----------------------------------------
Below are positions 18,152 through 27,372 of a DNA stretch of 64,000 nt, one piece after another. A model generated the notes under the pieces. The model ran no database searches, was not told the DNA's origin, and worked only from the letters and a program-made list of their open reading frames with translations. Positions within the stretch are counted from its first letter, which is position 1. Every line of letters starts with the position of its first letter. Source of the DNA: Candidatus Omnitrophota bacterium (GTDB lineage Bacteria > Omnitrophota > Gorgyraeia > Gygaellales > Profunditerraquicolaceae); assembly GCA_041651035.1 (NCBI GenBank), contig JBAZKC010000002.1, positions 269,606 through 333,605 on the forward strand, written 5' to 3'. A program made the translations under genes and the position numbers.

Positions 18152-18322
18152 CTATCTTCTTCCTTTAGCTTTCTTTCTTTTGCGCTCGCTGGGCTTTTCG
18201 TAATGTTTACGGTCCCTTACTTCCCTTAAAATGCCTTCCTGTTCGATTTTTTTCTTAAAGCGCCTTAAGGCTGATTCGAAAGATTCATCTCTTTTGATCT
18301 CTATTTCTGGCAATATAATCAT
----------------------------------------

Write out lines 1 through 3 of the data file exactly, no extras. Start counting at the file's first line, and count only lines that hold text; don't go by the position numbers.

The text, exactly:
Below are positions 18,152 through 27,372 of a DNA stretch of 64,000 nt, one piece after another. A model generated the notes under the pieces. The model ran no database searches, was not told the DNA's origin, and worked only from the letters and a program-made list of their open reading frames with translations. Positions within the stretch are counted from its first letter, which is position 1. Every line of letters starts with the position of its first letter. Source of the DNA: Candidatus Omnitrophota bacterium (GTDB lineage Bacteria > Omnitrophota > Gorgyraeia > Gygaellales > Profunditerraquicolaceae); assembly GCA_041651035.1 (NCBI GenBank), contig JBAZKC010000002.1, positions 269,606 through 333,605 on the forward strand, written 5' to 3'. A program made the translations under genes and the position numbers.

Positions 18152-18322
18152 CTATCTTCTTCCTTTAGCTTTCTTTCTTTTGCGCTCGCTGGGCTTTTCG